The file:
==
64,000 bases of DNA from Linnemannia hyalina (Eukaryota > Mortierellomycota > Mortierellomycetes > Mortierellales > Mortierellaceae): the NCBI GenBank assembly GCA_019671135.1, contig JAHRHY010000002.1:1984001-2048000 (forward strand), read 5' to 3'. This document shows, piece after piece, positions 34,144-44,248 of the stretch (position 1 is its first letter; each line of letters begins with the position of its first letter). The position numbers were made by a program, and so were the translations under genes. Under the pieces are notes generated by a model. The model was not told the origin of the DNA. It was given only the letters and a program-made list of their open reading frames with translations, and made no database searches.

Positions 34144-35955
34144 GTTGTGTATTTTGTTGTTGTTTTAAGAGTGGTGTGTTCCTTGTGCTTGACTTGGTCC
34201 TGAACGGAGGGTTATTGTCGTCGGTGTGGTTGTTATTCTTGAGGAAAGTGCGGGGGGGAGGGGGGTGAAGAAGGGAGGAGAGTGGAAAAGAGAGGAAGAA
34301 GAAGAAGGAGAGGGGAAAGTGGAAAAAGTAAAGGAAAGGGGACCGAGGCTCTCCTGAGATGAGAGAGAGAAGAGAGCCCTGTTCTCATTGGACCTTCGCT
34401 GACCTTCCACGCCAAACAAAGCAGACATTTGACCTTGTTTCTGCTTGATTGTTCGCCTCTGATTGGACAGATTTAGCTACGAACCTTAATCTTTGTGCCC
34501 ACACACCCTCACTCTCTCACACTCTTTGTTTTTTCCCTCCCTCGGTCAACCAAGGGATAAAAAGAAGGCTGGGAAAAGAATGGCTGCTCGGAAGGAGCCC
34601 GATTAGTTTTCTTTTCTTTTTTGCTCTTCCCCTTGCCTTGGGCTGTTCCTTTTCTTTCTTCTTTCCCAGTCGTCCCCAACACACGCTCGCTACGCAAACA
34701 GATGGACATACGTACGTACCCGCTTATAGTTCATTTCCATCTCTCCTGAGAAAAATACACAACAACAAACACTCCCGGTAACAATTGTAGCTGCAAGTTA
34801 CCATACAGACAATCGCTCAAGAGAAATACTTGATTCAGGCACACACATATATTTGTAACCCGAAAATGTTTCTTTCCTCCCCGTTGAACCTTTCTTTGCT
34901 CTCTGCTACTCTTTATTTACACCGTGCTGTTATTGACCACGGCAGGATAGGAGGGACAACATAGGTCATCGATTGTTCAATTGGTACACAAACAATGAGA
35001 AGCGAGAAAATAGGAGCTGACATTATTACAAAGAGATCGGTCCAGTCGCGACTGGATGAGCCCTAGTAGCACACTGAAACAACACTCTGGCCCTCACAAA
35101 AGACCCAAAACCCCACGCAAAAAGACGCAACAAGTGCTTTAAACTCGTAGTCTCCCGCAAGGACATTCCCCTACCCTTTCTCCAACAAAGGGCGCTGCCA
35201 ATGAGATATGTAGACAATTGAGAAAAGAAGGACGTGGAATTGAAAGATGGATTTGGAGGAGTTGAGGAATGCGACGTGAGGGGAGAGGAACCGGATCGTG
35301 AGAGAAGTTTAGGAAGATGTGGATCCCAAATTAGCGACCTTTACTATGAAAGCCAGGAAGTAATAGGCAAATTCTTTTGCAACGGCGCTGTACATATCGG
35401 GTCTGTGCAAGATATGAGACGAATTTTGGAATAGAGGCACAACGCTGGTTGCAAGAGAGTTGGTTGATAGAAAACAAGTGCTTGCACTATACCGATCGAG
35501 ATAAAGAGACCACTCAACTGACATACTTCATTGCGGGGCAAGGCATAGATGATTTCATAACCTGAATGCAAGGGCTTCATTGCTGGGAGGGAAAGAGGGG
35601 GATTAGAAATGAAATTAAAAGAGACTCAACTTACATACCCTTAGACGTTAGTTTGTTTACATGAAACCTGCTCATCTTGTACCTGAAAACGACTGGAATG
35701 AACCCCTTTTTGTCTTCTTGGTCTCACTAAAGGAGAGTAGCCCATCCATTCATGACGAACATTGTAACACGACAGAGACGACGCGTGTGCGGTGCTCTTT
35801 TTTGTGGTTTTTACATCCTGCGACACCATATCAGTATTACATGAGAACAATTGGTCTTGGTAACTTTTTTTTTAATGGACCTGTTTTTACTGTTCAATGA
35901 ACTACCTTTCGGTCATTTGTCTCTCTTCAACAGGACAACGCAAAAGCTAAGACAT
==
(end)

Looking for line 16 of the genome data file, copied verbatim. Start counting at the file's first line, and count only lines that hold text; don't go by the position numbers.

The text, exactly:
35401 GTCTGTGCAAGATATGAGACGAATTTTGGAATAGAGGCACAACGCTGGTTGCAAGAGAGTTGGTTGATAGAAAACAAGTGCTTGCACTATACCGATCGAG